The complex is at a pivotal level technically, with a push through $50 for WTI (which would breach several layers of nearby resistance on the charts) critical to keep the momentum going. Refined products have both stalled out temporarily around their respective 50 day moving averages, and if they fail to keep moving higher from here, the rally is at risk of becoming nothing more than a corrective bounce during a larger move lower.
The IEA’s monthly oil market report said that in the first quarter of 2017, the global oil market was “almost balanced” with supply exceeding demand by only 100,000 barrels/day. The agency seems to be trying to put a bullish spin on the outlook for supply/demand balances, still predicting inventory drawdowns that it’s been waiting on for months, even though its demand forecast for the year was cut slightly. The agency also cautioned that production in Libya and Nigeria – 2 countries exempt from the production cut agreements – may be rising sustainably and could serve to negate the cuts elsewhere.
The S&P 500 & Nasdaq closed at record levels yesterday, with the climb in oil prices taking credit in the headlines. The correlation between the asset classes has been weak for the better part of a year, and a month ago when oil prices were 8% higher and equities were selling off, no one was so eager to try and pair the two.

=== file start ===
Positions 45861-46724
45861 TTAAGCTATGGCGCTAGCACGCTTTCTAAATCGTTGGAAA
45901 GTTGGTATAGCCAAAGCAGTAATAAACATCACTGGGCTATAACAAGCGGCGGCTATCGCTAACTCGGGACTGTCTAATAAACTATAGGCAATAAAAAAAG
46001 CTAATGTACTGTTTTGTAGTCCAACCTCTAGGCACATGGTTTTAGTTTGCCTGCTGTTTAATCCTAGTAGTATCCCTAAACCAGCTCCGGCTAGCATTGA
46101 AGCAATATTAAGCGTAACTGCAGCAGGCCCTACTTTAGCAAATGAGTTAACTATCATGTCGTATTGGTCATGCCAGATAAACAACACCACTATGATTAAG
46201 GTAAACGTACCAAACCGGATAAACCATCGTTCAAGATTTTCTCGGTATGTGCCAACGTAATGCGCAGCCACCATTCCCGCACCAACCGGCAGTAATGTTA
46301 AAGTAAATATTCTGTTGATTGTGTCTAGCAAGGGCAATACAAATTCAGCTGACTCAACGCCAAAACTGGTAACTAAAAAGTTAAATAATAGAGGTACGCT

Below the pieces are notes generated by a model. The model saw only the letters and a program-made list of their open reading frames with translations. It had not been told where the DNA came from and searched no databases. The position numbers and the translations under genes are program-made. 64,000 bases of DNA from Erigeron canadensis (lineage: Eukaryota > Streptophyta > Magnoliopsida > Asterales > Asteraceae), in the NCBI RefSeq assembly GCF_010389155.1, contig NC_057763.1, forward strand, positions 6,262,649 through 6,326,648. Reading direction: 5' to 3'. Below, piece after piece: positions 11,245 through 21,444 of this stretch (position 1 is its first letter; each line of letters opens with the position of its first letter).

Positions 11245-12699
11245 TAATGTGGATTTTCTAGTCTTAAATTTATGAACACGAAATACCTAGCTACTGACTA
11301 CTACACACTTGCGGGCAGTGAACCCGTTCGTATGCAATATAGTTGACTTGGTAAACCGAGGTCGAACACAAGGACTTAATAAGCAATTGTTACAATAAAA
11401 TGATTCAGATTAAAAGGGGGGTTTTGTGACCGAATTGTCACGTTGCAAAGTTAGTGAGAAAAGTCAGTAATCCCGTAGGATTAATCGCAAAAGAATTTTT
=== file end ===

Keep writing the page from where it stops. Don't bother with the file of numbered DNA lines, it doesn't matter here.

The Euro is trading at a 6 month high today, and while currencies have had a similar weak correlation to energy prices as equities have, don’t be surprised if it too takes credit for the push higher in oil.
The rally continues for petroleum prices, after Saudi Arabia and Russia released a joint statement announcing plans to extend production cuts for 9 months. Prices are up more than 3% for all of the major futures contracts, which now stand 12-13% above where they bottomed out during the wild overnight session May 5th.
With the majority of the April sell-off having been wiped out in the past 7 trading days, technical studies are quickly moving back into bullish territory. One potentially pivotal level this week for will be the 61.8% retracement of the April drop that comes in just below $50. If WTI can’t break that mark, it may act as an anchor on refined products and Brent, which appear to have more room to run higher on the charts.
The net long positions held by money managers in WTI and Brent was slashed for a third straight week, driven almost entirely by new short positions entering the market, rather than long liquidation. Those new speculative bets on lower prices came just in time for the market to rally by 10%, meaning some of today’s surge higher may be forced short covering, and could continue to propel prices higher near term.
9 more oil rigs were put to work last week according to the Baker Hughes weekly rig count, which keeps pace with the increases we’ve seen just about every week so far this year. It seems like a safe bet to say that the companies that have put 183 rigs back online in the past 19 weeks are just fine with today’s announcements that has sent prices 3% higher.